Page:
Dr. Martin Luther King Jr. proposed an American dream, of racial equality, justice, freedom and peace.
But even as King’s civil rights efforts brought him to national prominence, Caryites were working toward equality too, in education, employment and standards of living.
They were people like Principal White at the Berry O’Kelly High School in Method, where black students were bussed after completing eighth grade at the Cary Colored School. White helped develop a desegregation plan for Cary High, and to identify the six young girls who in 1963 would become its first black students: Lucille Evans; Brenda Hill; Gwen Matthews; Esther Mayo; Phyliss McIver and Frances White.
Then there’s J. Estes Byers, who in 1967 became the first black principal of the desegregated West Cary Junior High. That was the same year that Umstead Park, which had been divided into two segregated parks since 1950, was integrated.
Working quietly toward civil rights was Jeanette Evans, too, who has been serving her community via Dorcas Ministries literally since its founding in 1968 as Christian Community in Action, to serve local people in need.
“Cary’s my home; I was born here,” Evans offers as the simple reason for her efforts. At age 85, she still volunteers weekly at Dorcas Thrift Shop.
This month as the nation celebrates King’s life and work, so does Evans’ hometown, through the multi-day celebration of Dreamfest 2016.
Since 1999, “Each year we offer a series of free public programs and events held around the community,” said Kris Carmichael of Cary’s Page-Walker Arts & History Center. “We do so to recognize the significance of Dr. King’s work and his impact on civil rights throughout our community, our country and the world.”
Evans said it’s “good and right,” to celebrate the life of King, and to recognize the impact of his work, and many others, on Cary.
“It’s improved life, yes. Things I couldn’t do I can do now, like go to school and vote,” she said.
The leadership of King, the only non-president to have a national holiday dedicated in his honor, helped lead to Congressional passage of the 1964 Civil Rights Act eliminating legalized racial segregation in the U.S., and 1965 passage of the Voting Rights Act.
At age 35, King became the youngest man to receive the Nobel Peace Prize, in 1964.
“The Town of Cary is blessed with great diversity, which it celebrates through a broad range of programs, festivals and other events throughout the year,” Carmichael noted, such as Cary Diwali, Ritmo Latino, International Children’s Day, the Jewish Cultural Festival, Kwanzaa, and the African-American Festival.
“Through these programs, which are produced with community partners, we seek to promote a broader awareness and understanding of other cultures. Our Dreamfest programming, in particular, speaks to the work of Dr. King and celebrates the scope of his influence that extends to us today.”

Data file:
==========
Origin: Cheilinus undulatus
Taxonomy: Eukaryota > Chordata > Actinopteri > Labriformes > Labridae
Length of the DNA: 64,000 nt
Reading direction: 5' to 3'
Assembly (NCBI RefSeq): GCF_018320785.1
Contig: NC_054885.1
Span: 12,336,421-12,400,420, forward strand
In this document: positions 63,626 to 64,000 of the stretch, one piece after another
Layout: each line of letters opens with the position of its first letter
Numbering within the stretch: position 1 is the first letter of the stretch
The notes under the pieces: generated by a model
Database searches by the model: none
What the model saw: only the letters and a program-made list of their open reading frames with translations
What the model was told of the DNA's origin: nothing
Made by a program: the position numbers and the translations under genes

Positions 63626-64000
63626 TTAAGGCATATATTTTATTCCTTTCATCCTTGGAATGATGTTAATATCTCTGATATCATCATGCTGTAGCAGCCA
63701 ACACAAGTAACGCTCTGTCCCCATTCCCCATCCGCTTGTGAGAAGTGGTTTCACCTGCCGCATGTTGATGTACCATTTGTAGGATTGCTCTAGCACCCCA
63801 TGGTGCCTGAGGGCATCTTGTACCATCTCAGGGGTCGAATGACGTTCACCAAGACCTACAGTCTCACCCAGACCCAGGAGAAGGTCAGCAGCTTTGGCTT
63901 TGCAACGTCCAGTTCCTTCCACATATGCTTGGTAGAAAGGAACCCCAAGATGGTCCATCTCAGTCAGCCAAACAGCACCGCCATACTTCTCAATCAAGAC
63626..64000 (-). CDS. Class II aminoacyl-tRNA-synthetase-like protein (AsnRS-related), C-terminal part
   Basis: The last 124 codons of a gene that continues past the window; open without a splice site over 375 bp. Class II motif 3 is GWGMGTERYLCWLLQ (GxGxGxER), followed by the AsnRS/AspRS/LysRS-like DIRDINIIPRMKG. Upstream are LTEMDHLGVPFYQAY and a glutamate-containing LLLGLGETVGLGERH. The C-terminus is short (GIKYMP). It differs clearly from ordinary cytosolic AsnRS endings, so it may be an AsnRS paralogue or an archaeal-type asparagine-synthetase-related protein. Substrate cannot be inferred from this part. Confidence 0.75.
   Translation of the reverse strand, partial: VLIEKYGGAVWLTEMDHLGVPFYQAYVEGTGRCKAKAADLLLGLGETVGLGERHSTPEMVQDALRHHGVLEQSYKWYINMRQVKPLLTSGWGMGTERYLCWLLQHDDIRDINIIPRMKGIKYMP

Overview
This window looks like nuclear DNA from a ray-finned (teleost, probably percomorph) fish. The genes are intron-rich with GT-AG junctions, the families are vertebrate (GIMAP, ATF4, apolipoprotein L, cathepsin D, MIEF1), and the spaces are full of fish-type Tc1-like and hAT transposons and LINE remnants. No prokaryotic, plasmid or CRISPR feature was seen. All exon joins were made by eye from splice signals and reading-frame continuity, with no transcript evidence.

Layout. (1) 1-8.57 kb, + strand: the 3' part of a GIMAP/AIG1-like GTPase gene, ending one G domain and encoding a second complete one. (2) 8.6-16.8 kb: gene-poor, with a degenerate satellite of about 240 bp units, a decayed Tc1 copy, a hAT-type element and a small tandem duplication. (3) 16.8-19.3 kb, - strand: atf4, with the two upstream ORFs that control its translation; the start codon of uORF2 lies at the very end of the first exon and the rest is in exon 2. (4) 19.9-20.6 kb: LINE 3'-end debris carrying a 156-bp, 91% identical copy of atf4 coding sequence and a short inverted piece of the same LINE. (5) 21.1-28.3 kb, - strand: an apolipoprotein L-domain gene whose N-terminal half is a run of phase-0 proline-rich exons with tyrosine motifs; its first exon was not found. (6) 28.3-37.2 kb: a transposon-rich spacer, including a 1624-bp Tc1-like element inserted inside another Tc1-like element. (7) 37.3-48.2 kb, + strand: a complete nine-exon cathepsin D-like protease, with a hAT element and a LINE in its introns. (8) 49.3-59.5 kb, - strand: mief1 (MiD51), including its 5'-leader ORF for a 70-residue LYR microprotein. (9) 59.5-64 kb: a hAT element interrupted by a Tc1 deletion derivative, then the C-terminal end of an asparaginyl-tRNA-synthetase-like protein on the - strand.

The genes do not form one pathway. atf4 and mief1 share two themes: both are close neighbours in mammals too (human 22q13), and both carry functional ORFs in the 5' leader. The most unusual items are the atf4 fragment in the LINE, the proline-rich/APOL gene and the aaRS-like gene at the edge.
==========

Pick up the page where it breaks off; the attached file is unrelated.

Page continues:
Naomi King and a woman who once marched with Dr. Martin Luther King Jr., at the 2015 Dreamfest in Cary.
Here’s what you can expect at Dreamfest 2016:
Women of Action Gathering
Friday, Jan. 15 at 7 p.m.
Page-Walker Arts & History Center
Keynote speaker and weight management specialist Dr. Josephine Brown shares her New Year/New You perspective, meant to encourage and empower change.
An Arts Tribute to Martin
Saturday, Jan. 16 at 7 p.m.
The Cary Theater
A night of performances by soprano Gail Jackson and nonprofit The Gifted Arts Inc., which works to build confidence in youth through creative expression. Following this program is a free showing of Disney’s Selma Lord Selma, at 9 p.m.
Sunday, Jan. 17 at 2 p.m.
The Cary Theater
A special showing of the film Selma, a compelling look at Martin Luther King Jr., and the 1965 civil rights march from Selma, Ala., to the state capital of Montgomery. Followed by a Q & A session.
Dream of Democracy March
Monday, Jan. 18 at 10 a.m.
Caryites are invited to join with other Triangle residents in the annual Martin Luther King Jr. Commemorative March in downtown Raleigh.
This father-daughter duo took part in a previous Middle Creek Day of Service in Cary, part of the annual Dreamfest celebration.
MLK Jr. Day of Service 2016
Monday, Jan. 18 at 10 a.m. and 2 p.m.
Middle Creek Community Center
Volunteers are invited to help maintain and beautify the area around Middle Creek Community Center. All ages are welcome; volunteers 15 and younger must be accompanied by an adult. To register, call (919) 469-4301 or email firstname.lastname@example.org.
The Freedmen's Bureau Project
Saturday, Feb. 6 at 2 p.m.
Page-Walker Arts & History Center
In honor of February as Black History Month, the community is invited to participate in the Freedmen’s Bureau Project to index 4 million freed slave records into a searchable online format available for genealogists and families. John Farnsworth, public affairs director for The Church of Jesus Christ of Latter-Day Saints, will discuss the Family Search organization working with the Smithsonian National Museum of African-American History and Culture, the Afro-American Historical & Genealogical Society and the California African American Museum.
For more information on Dreamfest 2016, visit townofcary.org.
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